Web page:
HPV vaccine

Vaccination is your best protection against HPV. This table explains how the vaccine is given, who should get it, and whether it is on the National Immunisation Program Schedule. Some diseases can be prevented with different vaccines, so talk to your doctor about which one is appropriate for you.

What age is it recommended? 9 to 25 years.
How many doses are required?

One dose.

3 doses if there are problems with your immune system.

How is it administered? Injection.
Is it free?

Free for children aged approximately 12 to 13 years (at school).

A free catch-up program is available for under-26 year olds if they missed the vaccine program at school.

For everyone else, there is a cost for this vaccine.

Find out more on the Department of Health website and the National Immunisation Program Schedule, and ask your doctor if you are eligible for additional free vaccines based on your situation or location.

Common side effects The vaccine is very safe. Common side effects include pain, redness and swelling where the needle went in, headache, tiredness, body aches and fever.

Resources and support

You can find out more about HPV, immunisation and cervical screening on these websites:

Learn more here about the development and quality assurance of healthdirect content.

Last reviewed: July 2022

Back To Top

Need more information?

These trusted information partners have more on this topic.

Top results

HPV vaccination | NCIRS

Read about HPV vaccination and vaccine safety

Read more on National Centre for Immunisation Research and Surveillance (NCIRS) website

HPV (Human Papilloma Virus) - Sexual Health Victoria

Sexual Health Victoria (formally Family Planning Victoria) focuses on reproductive and sexual health care, education and advocacy. Our vision is to improve ever

Read more on Sexual Health Victoria website

The HPV vaccine will help protect you | Cancer Council

Since the HPV vaccination program was introduced in 2007, cervical abnormalities among women younger than 25 have been dropping. Find out more here

Read more on Cancer Council Australia website

HPV - Immunisation Coalition

Human Papilloma Virus (HPV) can affect both men and women and in some cases lead to cancer. A free HPV vaccine is available through school vaccination programs.

Read more on Immunisation Coalition website

HPV vaccination | Australian Cervical Cancer Foundation

HPV (human papillomavirus) is a viral infection transmitted sexually. The HPV vaccine can reduce your risk of HPV, genital warts and HPV-related cancers.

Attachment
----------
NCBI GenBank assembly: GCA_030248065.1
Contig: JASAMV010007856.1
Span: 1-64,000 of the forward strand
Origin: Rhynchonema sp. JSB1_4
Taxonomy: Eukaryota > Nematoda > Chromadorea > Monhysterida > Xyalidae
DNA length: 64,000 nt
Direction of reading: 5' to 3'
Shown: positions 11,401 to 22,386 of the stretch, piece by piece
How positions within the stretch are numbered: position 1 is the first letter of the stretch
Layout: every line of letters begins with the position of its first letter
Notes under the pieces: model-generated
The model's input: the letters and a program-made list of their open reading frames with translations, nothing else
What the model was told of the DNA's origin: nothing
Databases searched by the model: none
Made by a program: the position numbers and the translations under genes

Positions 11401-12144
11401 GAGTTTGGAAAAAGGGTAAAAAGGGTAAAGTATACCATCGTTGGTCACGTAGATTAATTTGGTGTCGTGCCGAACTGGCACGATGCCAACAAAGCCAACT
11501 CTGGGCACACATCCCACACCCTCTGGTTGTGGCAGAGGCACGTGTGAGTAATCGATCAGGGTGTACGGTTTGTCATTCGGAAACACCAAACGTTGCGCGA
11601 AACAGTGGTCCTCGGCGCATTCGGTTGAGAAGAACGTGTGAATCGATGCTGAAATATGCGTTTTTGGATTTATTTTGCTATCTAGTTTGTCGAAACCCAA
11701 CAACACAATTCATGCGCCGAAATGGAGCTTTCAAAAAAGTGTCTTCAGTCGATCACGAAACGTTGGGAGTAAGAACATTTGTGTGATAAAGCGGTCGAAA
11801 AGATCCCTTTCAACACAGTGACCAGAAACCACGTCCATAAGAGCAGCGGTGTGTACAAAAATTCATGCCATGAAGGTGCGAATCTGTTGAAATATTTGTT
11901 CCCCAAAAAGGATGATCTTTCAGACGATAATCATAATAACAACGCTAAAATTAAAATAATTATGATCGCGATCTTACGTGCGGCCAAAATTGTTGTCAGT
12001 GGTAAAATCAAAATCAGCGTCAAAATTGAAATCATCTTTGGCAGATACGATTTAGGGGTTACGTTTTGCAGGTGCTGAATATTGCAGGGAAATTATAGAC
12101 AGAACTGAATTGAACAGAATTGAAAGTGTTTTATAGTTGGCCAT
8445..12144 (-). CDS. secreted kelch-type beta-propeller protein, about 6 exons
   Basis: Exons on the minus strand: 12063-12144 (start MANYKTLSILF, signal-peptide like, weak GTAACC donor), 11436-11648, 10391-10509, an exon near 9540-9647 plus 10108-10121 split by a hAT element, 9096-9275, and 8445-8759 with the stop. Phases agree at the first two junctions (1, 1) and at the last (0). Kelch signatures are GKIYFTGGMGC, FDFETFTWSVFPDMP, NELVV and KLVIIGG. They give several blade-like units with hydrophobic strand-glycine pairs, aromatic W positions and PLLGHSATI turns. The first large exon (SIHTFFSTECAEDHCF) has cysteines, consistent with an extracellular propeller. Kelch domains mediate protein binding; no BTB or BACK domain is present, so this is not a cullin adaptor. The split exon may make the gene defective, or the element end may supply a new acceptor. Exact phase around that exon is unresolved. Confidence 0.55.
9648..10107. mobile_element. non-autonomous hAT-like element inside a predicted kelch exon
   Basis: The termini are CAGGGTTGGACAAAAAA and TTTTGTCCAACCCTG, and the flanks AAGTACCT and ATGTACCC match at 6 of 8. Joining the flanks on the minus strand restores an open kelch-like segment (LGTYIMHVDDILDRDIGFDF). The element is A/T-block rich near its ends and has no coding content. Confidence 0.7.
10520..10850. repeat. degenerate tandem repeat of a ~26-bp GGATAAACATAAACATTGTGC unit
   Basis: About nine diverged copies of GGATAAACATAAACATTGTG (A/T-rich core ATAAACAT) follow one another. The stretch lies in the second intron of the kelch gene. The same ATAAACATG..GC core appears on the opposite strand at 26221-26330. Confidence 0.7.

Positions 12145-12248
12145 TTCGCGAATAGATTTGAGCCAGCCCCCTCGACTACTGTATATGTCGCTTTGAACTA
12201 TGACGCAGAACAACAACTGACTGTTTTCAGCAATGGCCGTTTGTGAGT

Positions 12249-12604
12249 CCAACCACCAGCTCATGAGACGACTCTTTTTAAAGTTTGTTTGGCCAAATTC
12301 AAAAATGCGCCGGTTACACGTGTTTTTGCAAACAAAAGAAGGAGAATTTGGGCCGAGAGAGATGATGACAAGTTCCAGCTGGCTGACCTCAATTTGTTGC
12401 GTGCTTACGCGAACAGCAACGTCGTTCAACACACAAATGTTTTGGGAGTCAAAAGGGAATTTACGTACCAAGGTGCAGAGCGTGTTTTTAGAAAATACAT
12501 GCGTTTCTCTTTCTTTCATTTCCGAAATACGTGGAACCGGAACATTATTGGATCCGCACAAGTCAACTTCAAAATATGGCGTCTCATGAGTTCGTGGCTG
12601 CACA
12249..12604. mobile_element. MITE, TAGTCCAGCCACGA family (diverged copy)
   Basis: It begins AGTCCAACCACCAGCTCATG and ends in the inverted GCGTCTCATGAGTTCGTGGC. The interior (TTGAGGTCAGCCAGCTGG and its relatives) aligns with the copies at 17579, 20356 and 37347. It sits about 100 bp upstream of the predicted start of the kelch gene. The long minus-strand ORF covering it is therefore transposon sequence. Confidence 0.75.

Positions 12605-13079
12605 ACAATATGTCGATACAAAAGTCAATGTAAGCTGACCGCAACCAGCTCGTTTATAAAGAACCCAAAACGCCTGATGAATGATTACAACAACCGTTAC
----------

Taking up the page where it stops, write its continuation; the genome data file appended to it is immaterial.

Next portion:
Read more on Australian Cervical Cancer Foundation website

HPV vaccine education | Australian Cervical Cancer Foundation

HPV & Me Awareness for Schools is an online education program for high-school students on the importance of vaccination for HPV and cervical cancer prevention.

Read more on Australian Cervical Cancer Foundation website

Cervical Cancer Screening & HPV Vaccine - Cancer Council Victoria

The Cervical Screening Test is the best protection against cervical cancer. Find out who needs to do it and how to book a test.

Read more on Cancer Council Victoria website

Human Papillomavirus (HPV) Vaccination | Family Planning NSW

What is human papillomavirus (HPV)? HPV is a virus that can cause genital warts and some types of cancer including cervical cancer (cancer of the neck of the uterus). There are more than 100 types of HPV - about 40 of them can affect the genitals which includes the penis, vulva, vagina and cervix and anus. In most cases, HPV infections are cleared naturally by the body within

Read more on Family Planning Australia website

Cervical cancer screening | Cancer Council

Read about the cervical screening program designed to work together with the HPV vaccination program, to help reduce the incidence of cervical cancer

Read more on Cancer Council Australia website

HPV (human papillomavirus) vaccine | Australian Government Department of Health and Aged Care

Information about HPV vaccines, who it is recommended for and how and where to get vaccinated. If you're eligible, you can get the HPV vaccine for free under the National Immunisation Program.

Read more on Australian Government Department of Health and Aged Care website

Healthdirect 24hr 7 days a week hotline

24 hour health advice you can count on

1800 022 222

Government Accredited with over 140 information partners

We are a government-funded service, providing quality, approved health information and advice

Australian Government, health department logo ACT Government logo New South Wales government, health department logo Northen Territory Government logo Queensland Government logo Government of South Australia, health department logo Tasmanian government logo Victorian government logo Government of Western Australia, health department logo

Healthdirect Australia acknowledges the Traditional Owners of Country throughout Australia and their continuing connection to land, sea and community. We pay our respects to the Traditional Owners and to Elders both past and present.